Baker, Cook, Writer, Pursuer of Gastronomic Joy

Ice & Vice

You may remember the disappointment turned to anger that Nick and I felt when we ventured to the over-hyped Russ and Daughters endorsed by Somebody Feed Phil. For many months now I have been trepidatious about venturing to another location from the series, nervous that it will only be another disappointing experience. But my curious brain kept coming back to all the wondrous places I had seen. And as time passed, my coldness thawed and I grew open up to the idea of venturing once more into the world of Phil recommendations.

Ironically, this thawing ice drew me to Ice & Vice. Ice cream is similar to pizza, in that even bad ice cream is gonna be a good time of some sort. So even if it turned out to be mediocre it would honestly still be ice cream. But I had an inkling of confidence in this place, as it had the endorsement not only of Phil, but of the great Elaine May, whose performance in The Waverly Gallery earlier this year stunned me. Therefore, it was only fitting that I pay my own visit to Ice & Vice with an actress and friend who I am similarly consistently in awe of, my good friend Linnéa. After a spring break away from the city, my first act back was to make the long-awaited journey to sample some artisanal ice cream.

Though it was cold outside I chose to walk through Chinatown, reacquainting myself with the city and its pace after a week of slow, New Hampshire living. As I allowed my mind to replace trees with buildings and the smell of fresh air for that of trash, urine, and fish, I replaced little New Hampshire ice cream stands with fancy ice cream stores.

I arrived at the shop and peeked inside as I waited for Linnéa to arrive. It gave the feel of a laboratory of sorts. Black and white, it screamed modernity and innovation. I knew from my research that the flavors that lay inside were unique and intricate but any passerby would be able to tell the very same thing just by looking at the place.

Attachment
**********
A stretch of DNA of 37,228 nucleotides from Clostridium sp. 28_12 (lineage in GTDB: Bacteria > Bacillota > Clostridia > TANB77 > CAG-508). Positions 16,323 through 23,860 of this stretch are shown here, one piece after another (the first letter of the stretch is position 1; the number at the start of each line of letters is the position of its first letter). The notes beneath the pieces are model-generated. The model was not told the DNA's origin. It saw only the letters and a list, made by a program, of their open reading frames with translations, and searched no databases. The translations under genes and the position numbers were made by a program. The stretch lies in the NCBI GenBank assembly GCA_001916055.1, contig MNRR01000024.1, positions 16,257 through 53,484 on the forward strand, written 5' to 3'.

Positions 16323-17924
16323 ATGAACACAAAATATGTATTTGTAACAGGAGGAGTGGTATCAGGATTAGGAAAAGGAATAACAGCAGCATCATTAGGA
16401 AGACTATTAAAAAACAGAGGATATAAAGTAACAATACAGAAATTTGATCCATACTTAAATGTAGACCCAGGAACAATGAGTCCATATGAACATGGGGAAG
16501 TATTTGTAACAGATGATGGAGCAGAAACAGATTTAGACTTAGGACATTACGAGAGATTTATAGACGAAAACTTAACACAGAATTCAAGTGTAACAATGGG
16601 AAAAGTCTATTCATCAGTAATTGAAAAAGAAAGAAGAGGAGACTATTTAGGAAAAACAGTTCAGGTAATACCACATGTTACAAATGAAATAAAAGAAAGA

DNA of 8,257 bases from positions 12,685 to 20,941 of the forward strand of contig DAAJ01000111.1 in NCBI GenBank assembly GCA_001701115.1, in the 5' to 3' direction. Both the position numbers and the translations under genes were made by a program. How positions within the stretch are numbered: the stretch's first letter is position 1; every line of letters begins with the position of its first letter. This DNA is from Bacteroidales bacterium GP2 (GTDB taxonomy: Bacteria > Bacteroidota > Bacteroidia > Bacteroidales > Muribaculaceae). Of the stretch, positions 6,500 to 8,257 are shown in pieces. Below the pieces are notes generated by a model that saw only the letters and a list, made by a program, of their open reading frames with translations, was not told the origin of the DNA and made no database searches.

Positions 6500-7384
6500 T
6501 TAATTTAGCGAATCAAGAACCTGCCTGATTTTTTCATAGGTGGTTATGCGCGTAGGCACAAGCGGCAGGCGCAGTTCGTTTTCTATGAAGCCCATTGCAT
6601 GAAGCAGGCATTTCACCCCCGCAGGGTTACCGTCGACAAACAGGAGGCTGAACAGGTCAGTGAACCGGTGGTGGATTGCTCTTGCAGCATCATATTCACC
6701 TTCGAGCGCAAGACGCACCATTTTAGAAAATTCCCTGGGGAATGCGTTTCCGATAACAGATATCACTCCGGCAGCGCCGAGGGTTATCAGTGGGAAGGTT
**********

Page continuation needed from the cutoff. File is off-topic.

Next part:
Linnéa arrived and our work began. I struggle any time there is a choice to be made, and when it comes to choosing ice cream flavors that struggle multiplies tenfold. In a store like Ice & Vice, I am completely hopeless. With flavors like KPOP (kinako, red bean, condensed milk), Opium Den (white sesame, toasted poppy seeds, lemon bread croutons), Tea Dance (Nilgiri black tea, lemon charcoal caramel) and more of the like, how was I to decide between all of these ingredients? Not only were there all the flavors to decide between, but there were the options of going with a classic cone, or an ice cream pie, or a sandwich. After a couple of samples, I decided on a scoop of Shade (smoked dark chocolate, caramelized white chocolate ganache) and Yellow (buckwheat honey, turmeric, sunflower seed butterscotch chip) in a dark chocolate chai cone. By pure coincidence, Linnéa ordered the same thing. Though, it would be remiss of me not to mention how patient the employee behind the counter was, giving us ample samples of a variety of flavors and plenty of advice. They even have a little holder to put your cone in while you pay, which added another appreciated touch of customer service. Though it’s not really a shop meant to hang out in, it is a very amiable one to grab a cone to accompany a walk.